Last summer’s dump by WikiLeaks of thousands of emails generated by Hillary Clinton’s presidential campaign honcho John Podesta turned out badly for the Democrats’ standard bearer, who later blamed her loss partly on the work of Russian hackers. Others questioned Podesta’s work priorities, as revealed by his online doings, especially the extensive communication he maintained with Carlsbad’s Tom DeLonge regarding the rock star’s efforts to make a feature film about unidentified flying objects.
“I am honored to be able to work on this with important Men like yourself,” the former Blink-182 frontman emailed Podesta in January 2016. “Get some sleep out there on that campaign trail, by the way — If I can help I am happy to do it. Hillary’s office called me twice in the past to help her run for the Senate. I met her while I was campaigning for John Kerry. Always loved her. Always wanted a female leader.” Podesta forwarded DeLonge’s offer to a Clinton fundraising aide, saying, “Don’t think the band is still together, but I think he would do stuff.”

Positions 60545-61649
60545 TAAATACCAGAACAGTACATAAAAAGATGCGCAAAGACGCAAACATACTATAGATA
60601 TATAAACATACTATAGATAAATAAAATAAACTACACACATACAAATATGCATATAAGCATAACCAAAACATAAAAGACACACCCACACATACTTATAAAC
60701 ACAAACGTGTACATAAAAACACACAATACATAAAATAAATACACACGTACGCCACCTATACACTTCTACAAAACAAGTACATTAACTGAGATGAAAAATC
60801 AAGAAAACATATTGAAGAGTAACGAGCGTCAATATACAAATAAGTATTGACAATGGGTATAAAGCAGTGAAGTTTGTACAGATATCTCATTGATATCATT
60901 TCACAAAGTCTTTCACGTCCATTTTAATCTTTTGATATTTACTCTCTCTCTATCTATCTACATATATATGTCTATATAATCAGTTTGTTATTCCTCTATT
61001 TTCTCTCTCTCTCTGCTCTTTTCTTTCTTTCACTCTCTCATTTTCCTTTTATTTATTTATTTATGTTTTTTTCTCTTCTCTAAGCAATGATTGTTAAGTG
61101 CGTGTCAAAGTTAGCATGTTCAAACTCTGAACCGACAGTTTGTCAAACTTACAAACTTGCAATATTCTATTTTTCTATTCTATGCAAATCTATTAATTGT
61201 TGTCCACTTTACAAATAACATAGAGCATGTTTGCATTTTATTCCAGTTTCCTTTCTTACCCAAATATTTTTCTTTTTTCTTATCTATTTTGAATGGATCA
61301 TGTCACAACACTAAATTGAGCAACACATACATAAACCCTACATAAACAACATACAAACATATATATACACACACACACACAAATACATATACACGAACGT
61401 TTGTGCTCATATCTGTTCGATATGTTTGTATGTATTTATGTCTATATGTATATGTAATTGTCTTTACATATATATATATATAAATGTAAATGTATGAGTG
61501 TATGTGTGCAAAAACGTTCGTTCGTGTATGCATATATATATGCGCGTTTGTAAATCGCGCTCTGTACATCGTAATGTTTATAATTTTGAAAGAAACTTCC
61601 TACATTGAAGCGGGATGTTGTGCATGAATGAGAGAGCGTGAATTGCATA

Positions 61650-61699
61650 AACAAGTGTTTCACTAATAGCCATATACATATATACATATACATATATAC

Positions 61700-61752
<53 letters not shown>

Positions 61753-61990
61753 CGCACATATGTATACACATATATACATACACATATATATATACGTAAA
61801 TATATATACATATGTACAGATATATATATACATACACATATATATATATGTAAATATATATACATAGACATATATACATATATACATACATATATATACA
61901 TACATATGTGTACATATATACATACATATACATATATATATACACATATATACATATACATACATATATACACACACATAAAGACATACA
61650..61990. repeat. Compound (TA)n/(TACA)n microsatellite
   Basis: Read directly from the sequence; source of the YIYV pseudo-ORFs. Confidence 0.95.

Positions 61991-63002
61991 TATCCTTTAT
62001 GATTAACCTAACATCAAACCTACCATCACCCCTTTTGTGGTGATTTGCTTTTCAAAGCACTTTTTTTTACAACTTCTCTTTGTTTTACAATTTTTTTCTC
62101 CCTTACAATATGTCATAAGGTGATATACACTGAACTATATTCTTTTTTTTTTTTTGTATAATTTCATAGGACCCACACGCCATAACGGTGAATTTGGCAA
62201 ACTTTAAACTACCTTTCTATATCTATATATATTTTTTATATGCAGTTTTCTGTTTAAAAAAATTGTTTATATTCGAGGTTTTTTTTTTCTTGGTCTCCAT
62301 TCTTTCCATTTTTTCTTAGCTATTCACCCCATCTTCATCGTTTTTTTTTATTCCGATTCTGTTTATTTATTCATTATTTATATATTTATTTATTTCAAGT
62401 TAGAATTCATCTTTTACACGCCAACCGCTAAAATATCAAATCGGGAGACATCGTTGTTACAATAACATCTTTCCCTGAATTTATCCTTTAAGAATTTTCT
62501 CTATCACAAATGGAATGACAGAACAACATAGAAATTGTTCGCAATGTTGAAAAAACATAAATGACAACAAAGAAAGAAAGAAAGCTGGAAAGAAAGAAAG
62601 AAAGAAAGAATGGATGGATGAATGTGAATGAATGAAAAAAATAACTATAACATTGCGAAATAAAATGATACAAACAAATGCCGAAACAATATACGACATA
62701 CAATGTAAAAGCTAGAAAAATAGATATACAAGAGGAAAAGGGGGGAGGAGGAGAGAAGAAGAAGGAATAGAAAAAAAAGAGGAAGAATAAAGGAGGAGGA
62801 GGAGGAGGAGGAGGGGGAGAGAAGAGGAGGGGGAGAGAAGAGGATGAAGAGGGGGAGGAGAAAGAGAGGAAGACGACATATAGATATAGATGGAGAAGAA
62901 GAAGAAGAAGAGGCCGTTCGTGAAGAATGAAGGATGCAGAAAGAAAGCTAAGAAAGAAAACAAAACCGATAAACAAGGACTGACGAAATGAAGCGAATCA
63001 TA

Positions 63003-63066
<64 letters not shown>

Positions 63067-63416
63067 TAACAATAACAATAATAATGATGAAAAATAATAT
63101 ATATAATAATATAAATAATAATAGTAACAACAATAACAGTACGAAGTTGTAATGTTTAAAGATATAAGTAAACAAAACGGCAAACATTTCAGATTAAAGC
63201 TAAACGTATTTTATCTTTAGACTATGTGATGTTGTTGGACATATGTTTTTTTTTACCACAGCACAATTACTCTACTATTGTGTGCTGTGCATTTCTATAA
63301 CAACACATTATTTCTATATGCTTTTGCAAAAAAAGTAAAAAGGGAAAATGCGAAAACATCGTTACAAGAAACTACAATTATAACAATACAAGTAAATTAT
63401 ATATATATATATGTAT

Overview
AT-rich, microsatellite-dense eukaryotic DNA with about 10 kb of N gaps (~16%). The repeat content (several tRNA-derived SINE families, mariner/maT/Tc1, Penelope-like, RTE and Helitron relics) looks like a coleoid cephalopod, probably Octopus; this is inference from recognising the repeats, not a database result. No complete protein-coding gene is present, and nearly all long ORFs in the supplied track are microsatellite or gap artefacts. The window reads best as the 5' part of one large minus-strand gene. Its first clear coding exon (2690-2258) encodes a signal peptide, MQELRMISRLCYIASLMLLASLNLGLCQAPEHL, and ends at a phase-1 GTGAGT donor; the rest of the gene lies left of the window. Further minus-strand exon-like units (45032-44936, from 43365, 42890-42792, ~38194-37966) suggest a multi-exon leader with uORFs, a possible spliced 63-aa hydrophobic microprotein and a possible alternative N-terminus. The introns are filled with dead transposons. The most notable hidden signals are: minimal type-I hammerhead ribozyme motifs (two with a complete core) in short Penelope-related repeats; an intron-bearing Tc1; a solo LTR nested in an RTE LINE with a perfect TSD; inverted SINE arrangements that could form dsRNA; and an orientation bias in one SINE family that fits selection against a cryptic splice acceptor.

The next month, DeLonge emailed Podesta that he was getting good ink in Rolling Stone. “We like Rolling Stone, right?” Then he added, “We are planning on doing the New York Times, the Wall Street Journal, or the Washington Post. My question is this: Do you know anybody at those institutions that you can put in a good word to consider the story? I think we can do fine on our own, but knowing a good journalist, somebody that would get the hint if you put out an email, we can set up the entire project credibly.”
None of the leaked emails revealed Podesta’s response, but unlike the Clinton effort, DeLonge’s movie campaign appears to be a hit. Last week, the Hollywood Reporter broke the news that DeLonge “is set to direct a sci-fi feature that centers on a rebellious group of San Diego skateboarders who take it upon themselves to investigate extreme paranormal activity around town, only to embark on an adventure that they could have never imagined.” Meanwhile, Podesta has been bemoaning the rise of fake news. “All that stuff exists, [but] you don’t see it, you don’t feel it if you’re largely living in reality in a mainstream media.”